• Leica DM LB2 light microscopy with Nikkon DS Fi1 Digital; Sight Apparatus Camera Device
  • Leica RM 2125 RT Microtome
  • Leica EG 1150C Cooling Plate
  • Parrafin Dispenser
  • Sanyo Drying Oven
  • Biorad Tetracell Western Blot Apparatus

Smaller equipment housed in the lab include: precision micropipets (single and multichannel), plate heaters, magnetic stirrers, water baths, vacuum pump, magnetic separator, electrophoresis equipment and other standard “wet” biological laboratory equipment .

There are currently 2 computers in the lab. The main area computer provides operating systems for BIO-TEK microplate reader and Beckman Coulter Counter. The second computer, located in the data processing room (Windows XP) is used for word processing and statistical functions. Internet access is available on both units and a full time IT department provides all necessary equipment maintenance and services.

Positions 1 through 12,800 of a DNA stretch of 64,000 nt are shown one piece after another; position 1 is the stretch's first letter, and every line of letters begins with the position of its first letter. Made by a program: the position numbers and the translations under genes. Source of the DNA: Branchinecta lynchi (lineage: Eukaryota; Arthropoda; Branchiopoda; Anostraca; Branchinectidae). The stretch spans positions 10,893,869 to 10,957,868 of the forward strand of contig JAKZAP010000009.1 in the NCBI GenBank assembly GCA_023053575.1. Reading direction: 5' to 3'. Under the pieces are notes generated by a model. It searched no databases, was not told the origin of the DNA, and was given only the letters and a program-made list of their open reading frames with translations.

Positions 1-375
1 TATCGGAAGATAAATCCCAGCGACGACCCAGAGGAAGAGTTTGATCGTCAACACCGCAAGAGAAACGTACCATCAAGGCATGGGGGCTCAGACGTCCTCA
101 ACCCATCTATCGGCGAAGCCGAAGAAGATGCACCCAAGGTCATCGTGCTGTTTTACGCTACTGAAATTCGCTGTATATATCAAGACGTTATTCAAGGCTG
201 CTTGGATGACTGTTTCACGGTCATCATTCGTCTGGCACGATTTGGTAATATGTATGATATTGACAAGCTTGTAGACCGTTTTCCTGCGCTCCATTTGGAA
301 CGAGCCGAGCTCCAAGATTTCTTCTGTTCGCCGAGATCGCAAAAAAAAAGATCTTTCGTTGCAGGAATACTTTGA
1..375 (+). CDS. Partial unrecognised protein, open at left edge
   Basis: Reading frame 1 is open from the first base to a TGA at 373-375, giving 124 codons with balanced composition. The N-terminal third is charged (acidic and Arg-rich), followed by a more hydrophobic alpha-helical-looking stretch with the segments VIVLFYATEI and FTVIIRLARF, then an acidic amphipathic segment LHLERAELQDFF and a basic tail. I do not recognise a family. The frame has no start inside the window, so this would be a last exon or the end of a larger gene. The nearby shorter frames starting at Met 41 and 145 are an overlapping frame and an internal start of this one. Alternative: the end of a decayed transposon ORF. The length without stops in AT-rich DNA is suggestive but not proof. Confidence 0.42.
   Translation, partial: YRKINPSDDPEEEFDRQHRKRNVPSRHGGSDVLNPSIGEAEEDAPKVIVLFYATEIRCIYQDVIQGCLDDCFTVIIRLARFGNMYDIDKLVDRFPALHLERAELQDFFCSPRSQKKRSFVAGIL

Biomechanics Lab

A 600 foot2 space attached to the Rehabilitation center for human performance testing (total space ~800 ft2) is adjacent to the outpatient clinic on the main floor of CMCC. The lab is equipped with capacity for human performance testing, monitoring kinematics (optoelectronic & electromagnetic), eight channels of myoelectric signal capture, accelerometry, single axis force measures and a 6 DOF (3 forces, 3 moments) force plate and isolation transformers, pressure sensing mats, a research Ultrasonix ultrasound testing system, GaitRite gait monitoring system and gait (AMTI) runway.

All measures can be recorded simultaneously using a Motion Monitor system. New and custom sensors can be added to Motion Monitor or run on a separate computer running Labview. Post processing of results can be done using Matlab. All measures can be time-linked and captured simultaneously through a multiplexing system. A backlighted digitizing system is available for AutoCad design and radiographic mensuration purposes. An imaging ultrasound is available for research. The ultrasound has the ability to control various image properties in order obtain the most suitable image.

 

Equipment: